The Westmont Men’s Polo Team won its first national title, beating Colorado State 19-16 in the U.S. Polo Association National Intercollegiate Championship April 13 at the ERG Arena in Brookshire, Texas.
“The game was very close and hard fought the whole way through,” team captain Patrick Uretz says. “The CSU Rams played amazing, it was a fast-paced battle until the end, but we were able to play strong as a team and grind out the win in the end.
“I will remember bringing the national title back to the West Coast for the first time since 1986, winning Westmont’s first-ever national polo title and being able to share that win with my brother, Tony.”
The Warriors beat defending champions University of Virginia 15-13 on April 11 and Southern Methodist University 19-12 on April 9 to reach the finals. Last year, the Warriors came in second place after narrowly losing to UVA in the national championship game at Cornell University in New York.
This year’s Westmont team included David Samaniego, Tony Uretz, Ky Koebele, Jake Bergman and Taylor Longo. The players workout with Westley five to six days a week from November through April, riding horses on loan from the Santa Barbara Youth Polo Association.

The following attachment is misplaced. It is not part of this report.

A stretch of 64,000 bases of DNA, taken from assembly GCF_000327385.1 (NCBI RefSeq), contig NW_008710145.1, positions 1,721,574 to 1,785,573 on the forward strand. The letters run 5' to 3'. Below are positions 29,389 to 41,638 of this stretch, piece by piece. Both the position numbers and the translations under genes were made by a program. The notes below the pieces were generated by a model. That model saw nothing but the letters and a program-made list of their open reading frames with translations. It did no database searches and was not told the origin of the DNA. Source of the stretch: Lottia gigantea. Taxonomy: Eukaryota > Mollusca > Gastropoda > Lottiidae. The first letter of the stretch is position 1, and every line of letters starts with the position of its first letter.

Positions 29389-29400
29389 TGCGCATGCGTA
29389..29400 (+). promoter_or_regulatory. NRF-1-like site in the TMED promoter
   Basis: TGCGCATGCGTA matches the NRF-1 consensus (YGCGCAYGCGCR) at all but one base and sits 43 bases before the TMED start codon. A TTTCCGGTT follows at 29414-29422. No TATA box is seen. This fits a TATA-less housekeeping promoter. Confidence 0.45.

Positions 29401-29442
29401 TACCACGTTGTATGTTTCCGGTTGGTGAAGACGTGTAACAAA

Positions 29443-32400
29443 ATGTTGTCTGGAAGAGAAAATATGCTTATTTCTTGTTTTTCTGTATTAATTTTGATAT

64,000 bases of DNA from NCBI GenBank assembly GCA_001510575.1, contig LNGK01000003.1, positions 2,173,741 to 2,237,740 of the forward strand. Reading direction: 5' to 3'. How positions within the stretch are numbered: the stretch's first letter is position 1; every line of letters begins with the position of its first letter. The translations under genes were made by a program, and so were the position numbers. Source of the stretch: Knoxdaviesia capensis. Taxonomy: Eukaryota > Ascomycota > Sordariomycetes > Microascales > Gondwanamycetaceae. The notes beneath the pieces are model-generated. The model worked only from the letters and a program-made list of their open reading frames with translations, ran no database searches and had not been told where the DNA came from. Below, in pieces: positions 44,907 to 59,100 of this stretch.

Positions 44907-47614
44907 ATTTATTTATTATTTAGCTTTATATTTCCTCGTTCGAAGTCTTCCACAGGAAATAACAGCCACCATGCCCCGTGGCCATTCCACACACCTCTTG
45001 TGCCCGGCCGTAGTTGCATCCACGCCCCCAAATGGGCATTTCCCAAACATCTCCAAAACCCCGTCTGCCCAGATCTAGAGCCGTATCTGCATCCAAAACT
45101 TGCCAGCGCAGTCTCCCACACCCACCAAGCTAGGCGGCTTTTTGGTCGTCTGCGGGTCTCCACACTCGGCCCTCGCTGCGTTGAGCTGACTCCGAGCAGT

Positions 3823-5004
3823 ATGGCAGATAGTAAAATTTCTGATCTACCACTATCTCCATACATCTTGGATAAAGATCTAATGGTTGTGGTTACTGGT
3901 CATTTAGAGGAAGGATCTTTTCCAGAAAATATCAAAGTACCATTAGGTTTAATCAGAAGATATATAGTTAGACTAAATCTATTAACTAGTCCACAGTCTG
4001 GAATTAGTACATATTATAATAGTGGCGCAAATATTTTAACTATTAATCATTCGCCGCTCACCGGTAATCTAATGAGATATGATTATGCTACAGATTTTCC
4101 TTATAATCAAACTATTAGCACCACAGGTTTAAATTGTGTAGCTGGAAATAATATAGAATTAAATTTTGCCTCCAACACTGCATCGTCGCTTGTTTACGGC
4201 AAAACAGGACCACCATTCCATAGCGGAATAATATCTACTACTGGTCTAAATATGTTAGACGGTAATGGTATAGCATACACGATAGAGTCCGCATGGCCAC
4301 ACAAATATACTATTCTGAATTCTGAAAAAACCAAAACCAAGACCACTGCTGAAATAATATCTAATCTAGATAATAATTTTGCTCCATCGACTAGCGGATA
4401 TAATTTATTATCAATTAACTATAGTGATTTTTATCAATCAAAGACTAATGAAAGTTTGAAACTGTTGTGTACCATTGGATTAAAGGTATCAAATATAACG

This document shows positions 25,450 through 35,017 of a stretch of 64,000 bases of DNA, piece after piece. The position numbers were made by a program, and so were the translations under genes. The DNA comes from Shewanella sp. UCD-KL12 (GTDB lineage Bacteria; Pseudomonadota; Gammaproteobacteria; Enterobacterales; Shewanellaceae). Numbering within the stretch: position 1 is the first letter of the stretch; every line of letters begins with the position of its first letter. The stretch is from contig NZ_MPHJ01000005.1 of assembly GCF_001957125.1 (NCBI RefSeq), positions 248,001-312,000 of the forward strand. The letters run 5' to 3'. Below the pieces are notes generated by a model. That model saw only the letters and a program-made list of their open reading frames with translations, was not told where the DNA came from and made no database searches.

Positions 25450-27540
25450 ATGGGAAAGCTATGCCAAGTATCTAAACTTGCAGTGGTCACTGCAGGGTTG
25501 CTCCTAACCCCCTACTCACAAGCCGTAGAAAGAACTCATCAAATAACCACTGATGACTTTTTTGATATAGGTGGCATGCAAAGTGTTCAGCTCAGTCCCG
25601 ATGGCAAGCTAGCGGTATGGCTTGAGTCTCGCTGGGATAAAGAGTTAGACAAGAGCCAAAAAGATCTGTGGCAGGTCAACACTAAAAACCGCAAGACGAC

“I’ve tried to get to nationals for 12 years and never have been able to,” says John Westley, owner/operator of the Santa Barbara Polo School who has coached the team for the past 13 years. “Going in the tournament seeded fourth or fifth and winning the whole thing is a David-and-Goliath story. “We’ve always been on the back burner, little Westmont with 1,200 kids, and we ran over the top of them. It’s very satisfying. I am proud of them.”
Unlike students at larger universities, the Westmont team members do not receive scholarships to play polo. “The NFL has a salary cap and owners can only spend a certain amount on players, otherwise just the rich guys get the good teams,” Westley says. “We don’t a cap in collegiate polo. Westmont gives scholarships for academic attributes rather than polo-playing ability.”
When the team arrived in Texas, Westley learned that two of his top players, Patrick and Tony, were battling flu-like symptoms.“I thought this isn’t going to be our year because there are still a lot of good players on UVA, CSU and SMU,” Westley says. “I said next year will be our year since all three of my starters will be playing, and we’ll be strong. But as luck would have it, we ended up getting it done this year. It was quite a surprise.”